GABORONE, BOTSWANA - The first group of more than 800 Namibian refugees was deported Tuesday from Botswana, after resisting calls for voluntary repatriation. The refugees fled their home country in 1999, following a secessionist uprising. The migrants had refused to return home citing fears of persecution from Namibian authorities.
In the morning hours, 94 refugees, including a one-year-old child, were transported back home.
The more than 800 refugees are being forced to return home after they declined pleas for voluntary repatriation from the Botswana and Namibian governments.
A spokesperson for the refugees, Felix Kakula, says despite the deportations, they will not be silenced and will continue to advocate for a separate state.
"At the event that we are deported back to Namibia, they should inform the Namibian government that people who are being deported are members of the United Democratic Party, such that they should open their prisons and lock us in, because we are not going to keep quiet when we are there," Kakula said.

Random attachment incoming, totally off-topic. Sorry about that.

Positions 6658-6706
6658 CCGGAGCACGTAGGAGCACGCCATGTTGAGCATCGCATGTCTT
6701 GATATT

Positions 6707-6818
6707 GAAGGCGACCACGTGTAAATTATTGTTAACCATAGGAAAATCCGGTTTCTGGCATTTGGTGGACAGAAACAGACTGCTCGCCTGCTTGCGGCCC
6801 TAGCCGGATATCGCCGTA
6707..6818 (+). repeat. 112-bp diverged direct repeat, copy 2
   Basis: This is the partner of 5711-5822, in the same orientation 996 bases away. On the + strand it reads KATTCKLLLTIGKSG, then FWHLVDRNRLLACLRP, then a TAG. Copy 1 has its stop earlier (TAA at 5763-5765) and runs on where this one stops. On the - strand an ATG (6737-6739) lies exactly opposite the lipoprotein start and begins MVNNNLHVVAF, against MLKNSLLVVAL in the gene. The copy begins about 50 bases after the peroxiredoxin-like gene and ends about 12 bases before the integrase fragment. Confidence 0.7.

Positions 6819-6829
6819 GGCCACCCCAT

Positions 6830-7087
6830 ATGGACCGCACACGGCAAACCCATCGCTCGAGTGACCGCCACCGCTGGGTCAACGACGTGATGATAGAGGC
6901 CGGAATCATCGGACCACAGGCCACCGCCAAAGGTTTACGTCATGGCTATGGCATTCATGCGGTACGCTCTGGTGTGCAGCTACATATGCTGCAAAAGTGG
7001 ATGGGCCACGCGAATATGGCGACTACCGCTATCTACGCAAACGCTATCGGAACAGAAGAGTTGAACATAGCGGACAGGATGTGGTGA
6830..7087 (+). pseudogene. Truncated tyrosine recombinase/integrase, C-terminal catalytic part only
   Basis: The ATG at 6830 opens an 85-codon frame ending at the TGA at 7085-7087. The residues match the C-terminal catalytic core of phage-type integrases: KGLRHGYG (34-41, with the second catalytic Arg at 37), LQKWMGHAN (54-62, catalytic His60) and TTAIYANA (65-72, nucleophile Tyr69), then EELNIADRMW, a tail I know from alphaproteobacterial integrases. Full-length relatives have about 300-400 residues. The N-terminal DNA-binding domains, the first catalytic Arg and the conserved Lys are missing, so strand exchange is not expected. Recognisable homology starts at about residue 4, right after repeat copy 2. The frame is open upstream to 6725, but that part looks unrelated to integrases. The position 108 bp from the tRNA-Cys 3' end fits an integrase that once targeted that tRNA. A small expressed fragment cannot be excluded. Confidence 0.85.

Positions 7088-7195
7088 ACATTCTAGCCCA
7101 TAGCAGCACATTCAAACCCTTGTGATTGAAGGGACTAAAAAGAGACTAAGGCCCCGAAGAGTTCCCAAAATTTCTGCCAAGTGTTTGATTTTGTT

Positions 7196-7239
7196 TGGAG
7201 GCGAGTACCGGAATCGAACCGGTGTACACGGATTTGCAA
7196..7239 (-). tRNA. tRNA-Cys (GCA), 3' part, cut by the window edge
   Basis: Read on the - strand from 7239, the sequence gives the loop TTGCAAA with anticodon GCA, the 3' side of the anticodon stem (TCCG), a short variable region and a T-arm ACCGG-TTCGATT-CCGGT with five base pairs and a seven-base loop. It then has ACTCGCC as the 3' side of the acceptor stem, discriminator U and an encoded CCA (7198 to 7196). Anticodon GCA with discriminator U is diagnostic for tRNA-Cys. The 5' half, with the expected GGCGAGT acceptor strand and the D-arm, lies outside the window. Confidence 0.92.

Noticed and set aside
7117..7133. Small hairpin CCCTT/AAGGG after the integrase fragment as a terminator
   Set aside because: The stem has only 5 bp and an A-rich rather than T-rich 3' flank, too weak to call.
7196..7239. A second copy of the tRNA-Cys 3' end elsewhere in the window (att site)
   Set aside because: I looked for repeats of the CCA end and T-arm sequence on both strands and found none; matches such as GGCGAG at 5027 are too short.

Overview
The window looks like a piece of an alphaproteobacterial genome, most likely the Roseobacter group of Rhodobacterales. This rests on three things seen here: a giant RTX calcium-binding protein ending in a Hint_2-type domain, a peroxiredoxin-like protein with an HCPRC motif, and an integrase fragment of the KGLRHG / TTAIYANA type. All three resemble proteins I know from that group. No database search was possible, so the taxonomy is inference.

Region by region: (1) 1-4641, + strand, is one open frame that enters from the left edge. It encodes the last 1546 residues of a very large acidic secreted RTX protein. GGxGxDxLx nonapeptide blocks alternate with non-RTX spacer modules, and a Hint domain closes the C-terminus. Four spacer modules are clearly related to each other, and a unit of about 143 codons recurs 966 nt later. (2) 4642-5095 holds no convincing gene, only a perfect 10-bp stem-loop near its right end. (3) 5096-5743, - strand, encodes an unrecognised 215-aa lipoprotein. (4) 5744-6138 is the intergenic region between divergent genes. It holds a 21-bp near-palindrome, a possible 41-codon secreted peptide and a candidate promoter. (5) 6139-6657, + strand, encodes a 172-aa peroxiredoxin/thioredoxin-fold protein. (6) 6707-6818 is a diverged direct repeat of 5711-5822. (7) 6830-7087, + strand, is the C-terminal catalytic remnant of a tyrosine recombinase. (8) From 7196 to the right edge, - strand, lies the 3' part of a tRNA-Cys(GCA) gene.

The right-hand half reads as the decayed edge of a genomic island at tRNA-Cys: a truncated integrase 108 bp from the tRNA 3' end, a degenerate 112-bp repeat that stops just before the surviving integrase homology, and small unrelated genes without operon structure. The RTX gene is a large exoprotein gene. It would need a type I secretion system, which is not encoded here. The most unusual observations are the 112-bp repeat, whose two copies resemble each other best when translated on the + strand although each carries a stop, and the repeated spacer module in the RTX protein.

Most refugees are members of the secessionist party, the United Democratic Party, which remains banned in Namibia.
Kakula, together with other Namibian refugees, were declared illegal immigrants after they refused to register for voluntary repatriation at the end of August.
One refugee, who requested anonymity, says the homes they left two decades ago have been destroyed.
"We do not have a place to call home since we have been away from home for the past two decades. Those homes that we had are not there anymore."
She says some of the students, who were born in Botswana and have never been to Namibia, had their studies disrupted at a time they were preparing for examinations in October.
"We were not given anything, without any paper transfers for the children, anything concerning their future education. And you can imagine the children who were not given anything, the children who were born here in Botswana. They are treated like foreigners, and they are supposed to go to school. Others were to write [examinations]," she said.
Human rights group Ditshwanelo has called for dialogue on the matter, particularly on the plight of children who were removed from schools. But efforts to engage both governments has hit a snag.
The Namibian government has said it is safe for the refugees to return, but it has vowed to deal with those who identify themselves as separatists.